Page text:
In the accompanying drawing which forms a part of the specification and is to be read in conjunction therewith, and in which like reference numerals indicate like 7 parts in the various views:

FIG. 1 is a side perspective view of the foot of a golfer, looking generally toward the outside edge of the shoe and illustrating a preferred embodiment of the invention attached thereto;

FIGURE 2 is an enlarged edge elevation of the device disassociated from the shoe, the elevation being taken from the right hand side of the device as viewed in FIG. 1;

FIG. 3 is a sectional view taken generally along the line 33 of FIG. 2 in the direction of the arrows; and

FIG. 4 is a sectional view taken generally along the line 4-4 of FIG. 2 in the direction of the arrows.

Referring now to the drawing, reference numeral indicates generally a typical golf shoe having the sole 11 and heel 12, and equipped with a swing assisting device 13 according to the invention.

To illustrate the invention I have shown the right shoe, which is the foot on which the device would be worn by a golfer using a right hand swing. As will become evident as the description proceeds, the device 13 can readily be constructed to fit with a left shoe in the case of the left handed golfer by simply making a mirror image of the device herein shown and described.

The device 13 comprises generally a block-like body 14, preferably a solid body of rubber or like material. The block is provided with the flat bottom face 14a adapted to contact and rest upon the ground, a top face 14b adapted to abut and support the arch portion 11a of the shoe sole, a front edge face 140, a rear edge face 14d, and side faces 14c and 14f, respectively. The block is generally rectangular in plan with the long dimension extending between side faces 14e, 14f. This dimension is substantially equal to the width of the sole at the arch portion 11a. The width of the block between faces 14c and 14d is preferably about one-half the distance from the advance edge of the heel to the ball of the foot.

The block is attached to the foot and shoe by means of an elastic band 15 secured to the block and adapted to pass over and firmly contract about the instep. The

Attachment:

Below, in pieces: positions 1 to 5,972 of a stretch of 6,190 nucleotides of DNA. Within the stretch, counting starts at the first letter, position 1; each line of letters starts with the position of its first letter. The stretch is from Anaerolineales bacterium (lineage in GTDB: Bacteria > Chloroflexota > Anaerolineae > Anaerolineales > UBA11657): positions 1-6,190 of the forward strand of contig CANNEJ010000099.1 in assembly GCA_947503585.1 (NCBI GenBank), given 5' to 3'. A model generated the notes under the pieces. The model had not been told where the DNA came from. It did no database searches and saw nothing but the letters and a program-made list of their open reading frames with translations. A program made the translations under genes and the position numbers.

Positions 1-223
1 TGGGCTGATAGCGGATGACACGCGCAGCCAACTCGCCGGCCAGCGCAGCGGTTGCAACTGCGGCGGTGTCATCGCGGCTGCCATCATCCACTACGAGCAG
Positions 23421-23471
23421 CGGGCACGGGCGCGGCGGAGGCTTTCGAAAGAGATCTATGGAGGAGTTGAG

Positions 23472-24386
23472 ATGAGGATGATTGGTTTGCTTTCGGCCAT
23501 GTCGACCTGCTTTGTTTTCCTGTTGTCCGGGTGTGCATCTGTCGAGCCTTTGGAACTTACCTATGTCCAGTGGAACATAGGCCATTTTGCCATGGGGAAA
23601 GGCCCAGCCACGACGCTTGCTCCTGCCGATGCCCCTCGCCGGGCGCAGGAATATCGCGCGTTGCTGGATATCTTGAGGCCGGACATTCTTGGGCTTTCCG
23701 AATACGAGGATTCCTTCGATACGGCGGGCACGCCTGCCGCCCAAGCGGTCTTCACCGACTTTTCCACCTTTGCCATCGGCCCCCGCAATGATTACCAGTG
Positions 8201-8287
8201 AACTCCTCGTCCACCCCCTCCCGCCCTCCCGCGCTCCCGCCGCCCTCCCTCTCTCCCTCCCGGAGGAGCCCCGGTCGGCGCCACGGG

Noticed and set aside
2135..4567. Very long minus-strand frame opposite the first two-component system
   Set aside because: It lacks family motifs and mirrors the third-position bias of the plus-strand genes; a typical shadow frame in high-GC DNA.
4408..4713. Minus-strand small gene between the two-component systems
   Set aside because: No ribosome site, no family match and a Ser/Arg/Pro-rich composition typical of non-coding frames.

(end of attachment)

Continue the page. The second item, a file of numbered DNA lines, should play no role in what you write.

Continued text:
band many be secured to the block in any convenient fashion, as by passing it through a slot 14h extending through the latter or by any other securing means.

The shape and configuration of the block is such that when the foot is placed on the ground the block cooperates with the shoe to support the foot in a position in which the outside edge is elevated above the inside edge, therefore, placing the weight to the inside of the ball of the foot. Thus, as best seen in FIG. 1, the maximum thickness of the block is at the outside face 14e and-the thickness decreases toward the inside face 14 Because of the normal contour of the arch portion of the sole, the block also decreases in thickness from the rear face 14d toward the front face 140, which is best seen in FIGS. 3 and 4. The thickness of the block at the outside face 14a in relation to the thickness of the heel is preferably such as to lift the near side of the heel and sole, as viewed in FIG. 1, approximately inch to /2 inch from the ground. The thickness of the opposite face is sub stantially that of the heel so as to place the bottom edge of the block along the side face 14 in substantially the same plane as the bottom of the heel and ground contacting portion of the sole. Thus, the inside edge of the heel and sole contacts the ground while the outside is lifted above the ground, being tilted upwardly by the block.